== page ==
Q) I am interested in knowing if there is a good, long-lasting paint that can be used on a concrete patio and walk that is outside and uncovered.

My concrete had to be patched in several places and I would like to cover up the patchwork. I have about 1,500 square feet of concrete.

What is the best type of paint and how long will it last? Should a primer or sealer be used first? Also, is there any type of concrete topping, not more than half-inch thick, that can be put on top of old concrete? -- D.W.M.

A) I will answer the last part of your question first. Yes, there is a topping that can be applied over old concrete to give your patio and walkway areas a new surface. The topping is applied using a concrete patching material and concrete glue.

There are several brands available. Consult your local masonry dealer for recommendations and be sure to read the instructions of each product carefully prior to making a selection.

If you prefer to paint the old surface you can also do this with success. Careful selection and application of the paint are mandatory.

You will need an alkali-resistant paint made for concrete and masonry. There are several brands on the market which, together with special brushes and rollers for masonry surfaces, have made painting masonry a relatively simple matter.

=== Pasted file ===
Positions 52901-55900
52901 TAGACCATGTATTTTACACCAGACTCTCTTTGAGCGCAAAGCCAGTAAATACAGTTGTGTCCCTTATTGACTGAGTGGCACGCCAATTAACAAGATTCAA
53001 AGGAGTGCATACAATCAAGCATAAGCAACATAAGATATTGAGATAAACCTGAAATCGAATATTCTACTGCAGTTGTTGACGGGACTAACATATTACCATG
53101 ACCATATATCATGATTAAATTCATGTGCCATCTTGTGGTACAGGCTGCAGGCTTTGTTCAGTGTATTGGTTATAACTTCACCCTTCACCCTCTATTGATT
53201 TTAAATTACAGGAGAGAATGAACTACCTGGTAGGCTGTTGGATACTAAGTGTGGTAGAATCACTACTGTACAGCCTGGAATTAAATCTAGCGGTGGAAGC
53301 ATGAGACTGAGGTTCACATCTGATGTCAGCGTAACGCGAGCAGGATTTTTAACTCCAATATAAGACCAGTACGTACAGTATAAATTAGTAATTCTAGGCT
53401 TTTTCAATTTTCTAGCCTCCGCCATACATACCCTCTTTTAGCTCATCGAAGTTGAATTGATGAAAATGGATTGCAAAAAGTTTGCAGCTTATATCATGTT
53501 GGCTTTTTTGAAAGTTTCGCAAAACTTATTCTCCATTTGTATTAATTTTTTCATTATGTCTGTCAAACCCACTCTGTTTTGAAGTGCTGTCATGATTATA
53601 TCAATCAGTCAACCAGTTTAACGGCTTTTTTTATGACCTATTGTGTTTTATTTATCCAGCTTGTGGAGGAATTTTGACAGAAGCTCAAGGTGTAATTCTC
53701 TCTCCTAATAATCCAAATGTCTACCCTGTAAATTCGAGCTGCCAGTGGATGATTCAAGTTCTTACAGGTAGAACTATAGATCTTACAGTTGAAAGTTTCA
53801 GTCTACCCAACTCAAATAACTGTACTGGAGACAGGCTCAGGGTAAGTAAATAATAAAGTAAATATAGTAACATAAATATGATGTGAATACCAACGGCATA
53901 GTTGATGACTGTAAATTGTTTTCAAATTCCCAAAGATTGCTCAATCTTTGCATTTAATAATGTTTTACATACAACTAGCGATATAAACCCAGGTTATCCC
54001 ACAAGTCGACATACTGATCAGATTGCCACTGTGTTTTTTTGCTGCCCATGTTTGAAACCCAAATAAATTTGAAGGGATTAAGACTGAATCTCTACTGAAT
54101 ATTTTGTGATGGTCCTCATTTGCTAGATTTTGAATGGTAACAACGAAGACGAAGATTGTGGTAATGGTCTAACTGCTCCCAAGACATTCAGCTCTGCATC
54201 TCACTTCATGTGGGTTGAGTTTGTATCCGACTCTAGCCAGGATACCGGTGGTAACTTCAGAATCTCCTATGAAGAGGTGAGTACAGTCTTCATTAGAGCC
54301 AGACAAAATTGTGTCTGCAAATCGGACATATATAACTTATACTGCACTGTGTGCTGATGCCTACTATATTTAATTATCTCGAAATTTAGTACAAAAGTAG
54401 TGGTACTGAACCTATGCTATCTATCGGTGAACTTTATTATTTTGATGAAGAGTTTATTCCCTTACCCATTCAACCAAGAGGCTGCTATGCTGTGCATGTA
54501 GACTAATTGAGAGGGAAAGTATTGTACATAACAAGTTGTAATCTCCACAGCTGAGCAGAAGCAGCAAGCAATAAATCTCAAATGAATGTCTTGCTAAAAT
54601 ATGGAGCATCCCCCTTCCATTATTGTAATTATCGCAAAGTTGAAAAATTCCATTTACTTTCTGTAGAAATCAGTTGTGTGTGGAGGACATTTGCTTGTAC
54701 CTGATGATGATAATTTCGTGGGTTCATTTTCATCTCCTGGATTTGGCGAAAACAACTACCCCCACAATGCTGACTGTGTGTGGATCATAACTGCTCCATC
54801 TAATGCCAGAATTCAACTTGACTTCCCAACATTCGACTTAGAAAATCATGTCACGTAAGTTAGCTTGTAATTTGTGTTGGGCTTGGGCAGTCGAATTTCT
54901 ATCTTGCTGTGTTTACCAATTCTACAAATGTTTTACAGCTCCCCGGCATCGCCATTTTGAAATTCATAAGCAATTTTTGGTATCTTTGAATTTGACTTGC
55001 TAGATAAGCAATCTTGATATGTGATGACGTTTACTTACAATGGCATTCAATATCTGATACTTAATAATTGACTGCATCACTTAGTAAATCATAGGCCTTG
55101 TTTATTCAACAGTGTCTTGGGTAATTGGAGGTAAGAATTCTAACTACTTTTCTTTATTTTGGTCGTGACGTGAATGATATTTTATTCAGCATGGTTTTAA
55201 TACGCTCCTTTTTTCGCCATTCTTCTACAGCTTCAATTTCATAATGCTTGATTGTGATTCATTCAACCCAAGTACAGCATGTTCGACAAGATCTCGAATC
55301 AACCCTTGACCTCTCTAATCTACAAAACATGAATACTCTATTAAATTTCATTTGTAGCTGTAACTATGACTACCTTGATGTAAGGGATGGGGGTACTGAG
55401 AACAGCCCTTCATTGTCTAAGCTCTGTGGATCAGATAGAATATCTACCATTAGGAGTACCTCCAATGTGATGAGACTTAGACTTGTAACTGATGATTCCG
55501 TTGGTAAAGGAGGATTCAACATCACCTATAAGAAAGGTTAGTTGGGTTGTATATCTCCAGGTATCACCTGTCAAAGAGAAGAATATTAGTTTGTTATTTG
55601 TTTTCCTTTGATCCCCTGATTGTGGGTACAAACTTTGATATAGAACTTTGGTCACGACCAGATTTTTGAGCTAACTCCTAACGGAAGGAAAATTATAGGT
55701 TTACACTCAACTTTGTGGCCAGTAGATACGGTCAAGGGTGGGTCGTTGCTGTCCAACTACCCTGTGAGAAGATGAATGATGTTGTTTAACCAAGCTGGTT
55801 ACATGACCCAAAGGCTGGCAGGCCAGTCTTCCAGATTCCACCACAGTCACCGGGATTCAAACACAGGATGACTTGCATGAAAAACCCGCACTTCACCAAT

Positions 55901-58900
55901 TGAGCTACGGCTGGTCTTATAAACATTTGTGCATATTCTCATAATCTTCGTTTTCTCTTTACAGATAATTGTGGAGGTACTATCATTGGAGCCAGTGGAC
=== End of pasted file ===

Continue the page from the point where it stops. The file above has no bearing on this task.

First, be sure that the surface is clean, that cracks, indentations and spalls are filled, and that the surface has no flaking areas before painting. Wash away all oil and grease; remove dirt and other materials with a wire brush.

If there is a white salt-like material adhering to concrete, stucco or mortar, it is probably efflorescence. This is caused by moisture that dissolves salts in the interior of alkaline materials and carries them to the surface. Efflorescence must be removed before painting or repainting by brushing (do not wet or more crystals will appear). Painting will help prevent efflorescence.

Before painting, apply a colorless water sealer recommended for masonry surfaces.

Selecting a quality paint is important. Remember, concrete is quite alkaline and alkali is not a friend of many paints. Alkaline-resistant paints include latex paints designed for use on masonry surfaces, Portland cement paints, masonry paints and solvent-thinned rubber-base paints.

Each has its advantages and disadvantages. For example, latex paints for use on masonry surfaces can be used with confidence. They come in a variety of colors, are water-thinned and can be applied to a damp surface. In fact, the surface should be dampened before applying the first coat.

Solvent-thinned rubber-base paints are ideal for painting basements, porch floors, swimming pools and walks exposed to weather. They provide excellent resistance to alkali and water penetration and resist abrasion. After an alkali-resistant primer has been applied, the finish coat should be used to resist exposure. Two finish coats are better than one.

Your local paint dealer, or masonry dealer should be able to give you recommendations on specific brands of paint. Send inquiries to Here's How, Copley News Service, P.O. Box 190, San Diego, CA 92112-0190. Only questions of general interest can be answered in the column.